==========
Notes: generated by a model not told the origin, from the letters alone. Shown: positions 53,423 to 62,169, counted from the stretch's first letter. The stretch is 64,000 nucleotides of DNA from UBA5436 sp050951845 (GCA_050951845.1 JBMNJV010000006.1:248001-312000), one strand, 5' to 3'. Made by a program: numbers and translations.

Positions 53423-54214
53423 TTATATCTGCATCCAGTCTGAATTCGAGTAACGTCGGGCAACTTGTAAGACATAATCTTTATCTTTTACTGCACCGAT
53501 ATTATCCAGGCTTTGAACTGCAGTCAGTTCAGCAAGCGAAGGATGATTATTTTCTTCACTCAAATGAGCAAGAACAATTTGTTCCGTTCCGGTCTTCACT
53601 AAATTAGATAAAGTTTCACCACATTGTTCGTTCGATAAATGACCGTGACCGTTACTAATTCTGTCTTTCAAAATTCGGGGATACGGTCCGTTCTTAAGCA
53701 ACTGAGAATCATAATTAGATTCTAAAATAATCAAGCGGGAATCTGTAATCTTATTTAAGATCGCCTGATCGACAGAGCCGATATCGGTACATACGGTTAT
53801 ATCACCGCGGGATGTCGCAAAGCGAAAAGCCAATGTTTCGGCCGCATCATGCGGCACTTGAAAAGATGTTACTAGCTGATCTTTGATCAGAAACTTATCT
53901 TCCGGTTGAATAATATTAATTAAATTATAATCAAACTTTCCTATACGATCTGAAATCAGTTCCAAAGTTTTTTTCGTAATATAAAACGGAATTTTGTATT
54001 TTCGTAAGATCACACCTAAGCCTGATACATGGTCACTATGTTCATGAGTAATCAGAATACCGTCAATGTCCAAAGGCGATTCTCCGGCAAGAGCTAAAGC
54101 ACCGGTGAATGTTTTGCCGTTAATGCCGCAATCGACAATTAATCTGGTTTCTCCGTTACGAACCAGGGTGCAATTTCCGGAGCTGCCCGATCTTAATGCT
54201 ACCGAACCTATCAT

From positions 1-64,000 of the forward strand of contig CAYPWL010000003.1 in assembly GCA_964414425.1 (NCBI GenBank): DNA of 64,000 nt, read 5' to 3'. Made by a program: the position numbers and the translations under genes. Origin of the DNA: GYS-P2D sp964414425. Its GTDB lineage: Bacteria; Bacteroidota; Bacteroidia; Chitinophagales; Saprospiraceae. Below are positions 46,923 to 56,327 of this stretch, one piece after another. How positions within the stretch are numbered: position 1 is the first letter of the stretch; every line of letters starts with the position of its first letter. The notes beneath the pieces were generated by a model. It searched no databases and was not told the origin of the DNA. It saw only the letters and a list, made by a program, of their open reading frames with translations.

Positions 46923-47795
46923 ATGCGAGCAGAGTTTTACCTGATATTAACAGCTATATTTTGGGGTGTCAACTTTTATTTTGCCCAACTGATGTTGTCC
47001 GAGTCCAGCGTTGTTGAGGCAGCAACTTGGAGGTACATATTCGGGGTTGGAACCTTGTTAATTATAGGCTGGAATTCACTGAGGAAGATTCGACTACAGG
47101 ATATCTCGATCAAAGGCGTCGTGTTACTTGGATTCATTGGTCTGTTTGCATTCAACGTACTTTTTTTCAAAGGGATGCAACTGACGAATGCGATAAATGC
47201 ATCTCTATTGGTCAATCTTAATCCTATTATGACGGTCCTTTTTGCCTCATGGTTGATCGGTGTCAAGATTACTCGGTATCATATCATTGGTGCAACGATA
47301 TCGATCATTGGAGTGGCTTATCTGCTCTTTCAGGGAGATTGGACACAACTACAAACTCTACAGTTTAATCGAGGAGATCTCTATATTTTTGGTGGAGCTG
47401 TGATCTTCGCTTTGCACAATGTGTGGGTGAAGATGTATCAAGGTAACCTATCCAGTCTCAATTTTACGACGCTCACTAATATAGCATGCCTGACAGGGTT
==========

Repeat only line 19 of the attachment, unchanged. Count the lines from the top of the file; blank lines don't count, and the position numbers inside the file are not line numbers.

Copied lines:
47401 TGATCTTCGCTTTGCACAATGTGTGGGTGAAGATGTATCAAGGTAACCTATCCAGTCTCAATTTTACGACGCTCACTAATATAGCATGCCTGACAGGGTT